Juror B-37 says Trayvon Martin "could have walked away and gone home" after he was followed by George Zimmerman.
A juror who has been vocal since the acquittal of George Zimmerman said Tuesday night that Trayvon Martin "played a huge role" in his own death.
"When George confronted him . . . he could have walked away and gone home," the woman, identified only as juror B-37, said of the 17-year-old victim in an interview on CNN's Anderson Cooper 360°. "He didn't have to do whatever he did and come back and be in a fight."
But she added that she and other jurors nevertheless felt a lot of sympathy for what happened to Trayvon and that she wished she could have given his family "the verdict they wanted."
"I don't want people to think that we didn't think about Trayvon Martin," she said, her voice appearing to crack with emotion. "We did."
She said that the jury deliberations were intense. She said she and others wanted to find something they could convict Zimmerman of, but there was nothing legally that they could do.
"I wanted to find him guilty of not using his senses, but you can't fault anybody," she said of Zimmerman. "You can't charge him with anything because he didn't do anything unlawful."
She said she believed the situation got out of control, partly because of what both Zimmerman and Trayvon did.
"George got in a little too deep," she said. "But Trayvon got mad and attacked him."
Late Tuesday night, a press officer with the 18th Judicial Circuit court in Florida issued a statement from four other jurors in the Zimmerman case, who said juror B-37's opinions "were her own, and not in any way representative" of their views.
"Serving on this jury has been a highly emotional and physically draining experience for each of us," the statement said. "The death of a teenager weighed heavily on our hearts but in the end we did what the law required us to do."
Juror B-37 said earlier in the day Tuesday that she is dropping plans to write about her account of the controversial case.
The juror, still known only by her court designation as juror B-37, issued the statement less than 24 hours after her new literary agent, Sharlene Martin, had announced plans for a book co-authored by the juror's husband, who is an attorney.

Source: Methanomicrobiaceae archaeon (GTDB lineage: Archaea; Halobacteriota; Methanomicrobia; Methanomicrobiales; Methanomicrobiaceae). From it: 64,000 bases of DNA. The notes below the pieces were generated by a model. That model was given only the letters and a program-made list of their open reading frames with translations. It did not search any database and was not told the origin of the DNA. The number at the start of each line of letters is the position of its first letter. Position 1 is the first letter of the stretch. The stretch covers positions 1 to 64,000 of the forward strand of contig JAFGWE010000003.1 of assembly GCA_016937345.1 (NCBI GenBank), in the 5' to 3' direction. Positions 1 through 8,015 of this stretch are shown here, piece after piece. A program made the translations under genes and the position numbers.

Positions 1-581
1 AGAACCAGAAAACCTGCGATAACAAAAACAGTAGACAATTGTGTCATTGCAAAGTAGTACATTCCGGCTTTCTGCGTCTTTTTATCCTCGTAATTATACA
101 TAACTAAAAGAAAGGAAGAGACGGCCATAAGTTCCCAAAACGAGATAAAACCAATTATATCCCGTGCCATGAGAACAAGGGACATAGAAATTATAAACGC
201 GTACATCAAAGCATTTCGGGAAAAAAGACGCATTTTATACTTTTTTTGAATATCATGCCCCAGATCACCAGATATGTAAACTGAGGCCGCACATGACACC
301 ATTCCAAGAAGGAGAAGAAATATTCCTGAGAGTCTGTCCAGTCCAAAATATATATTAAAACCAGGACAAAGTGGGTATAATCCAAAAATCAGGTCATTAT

Martin tweeted the juror's change of plans Tuesday and also announced that she had decided to rescind her offer of representation.
The juror said in her statement that the isolation of being sequestered "shielded me from the depth of pain that exists among the general public over every aspect of this case."
WATCH: Juror B-37 goes public on the Zimmerman verdict
"The potential book was always intended to be a respectful observation of the trial from my and my husband's perspectives solely and it was to be an observation that our 'system' of justice can get so complicated that it creates a conflict with our 'spirit' of justice," she said in the statement. "Now that I am returned to my family and to society in general, I have realized that the best direction for me to go is away from writing any sort of book and return instead to my life as it was before I was called to sit on this jury."
Martin, in announcing initially on Monday that she had signed the juror, said the book would deal with serving on a sequestered jury in a highly publicized murder trial and the importance of following the letter of the law.
"The reader will also learn why the jurors had no option but to find Zimmerman not guilty due to the manner in which he was charged and the content of the jury instructions," Martin had said Monday.
Martin also said at the time that the juror had approached her within 24 hours of the verdict and had been referred by a "high-ranking producer from one of the morning shows."
Juror B-37 had quickly staked out a high-profile in the case after the verdict, appearing on Anderson Cooper 360 on Monday night.
She told the CNN anchor that Zimmerman was "a man whose heart was in the right place," but he went too far and did not use good judgment.
According to notes from the jury selection process, juror B-37 is a white, middle-aged woman from Seminole County who works as a chiropractor. She is the daughter of an Air Force captain, has two adult children and has been married to a space attorney for 20 years.
Under pre-trial questioning, she described the protests that took place in Sanford, Fla., after the shooting as "rioting."